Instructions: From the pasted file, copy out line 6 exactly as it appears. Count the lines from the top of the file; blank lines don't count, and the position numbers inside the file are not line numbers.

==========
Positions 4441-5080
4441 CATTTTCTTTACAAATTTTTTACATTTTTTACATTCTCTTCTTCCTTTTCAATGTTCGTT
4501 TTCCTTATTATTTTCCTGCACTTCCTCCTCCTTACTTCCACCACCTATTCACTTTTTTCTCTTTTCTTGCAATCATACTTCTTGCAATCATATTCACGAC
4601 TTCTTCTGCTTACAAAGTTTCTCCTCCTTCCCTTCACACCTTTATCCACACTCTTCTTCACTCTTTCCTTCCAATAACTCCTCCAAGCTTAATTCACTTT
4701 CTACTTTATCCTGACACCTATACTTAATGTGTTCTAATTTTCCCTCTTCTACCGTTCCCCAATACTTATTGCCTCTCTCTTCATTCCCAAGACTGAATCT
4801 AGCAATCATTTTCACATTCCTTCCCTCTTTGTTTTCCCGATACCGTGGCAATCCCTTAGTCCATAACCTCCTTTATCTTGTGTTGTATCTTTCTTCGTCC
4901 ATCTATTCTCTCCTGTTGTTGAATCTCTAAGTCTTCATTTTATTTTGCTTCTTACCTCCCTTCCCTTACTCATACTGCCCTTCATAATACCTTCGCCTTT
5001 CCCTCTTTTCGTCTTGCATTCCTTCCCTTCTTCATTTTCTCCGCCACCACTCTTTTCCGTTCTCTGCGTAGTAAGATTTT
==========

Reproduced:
4801 AGCAATCATTTTCACATTCCTTCCCTCTTTGTTTTCCCGATACCGTGGCAATCCCTTAGTCCATAACCTCCTTTATCTTGTGTTGTATCTTTCTTCGTCC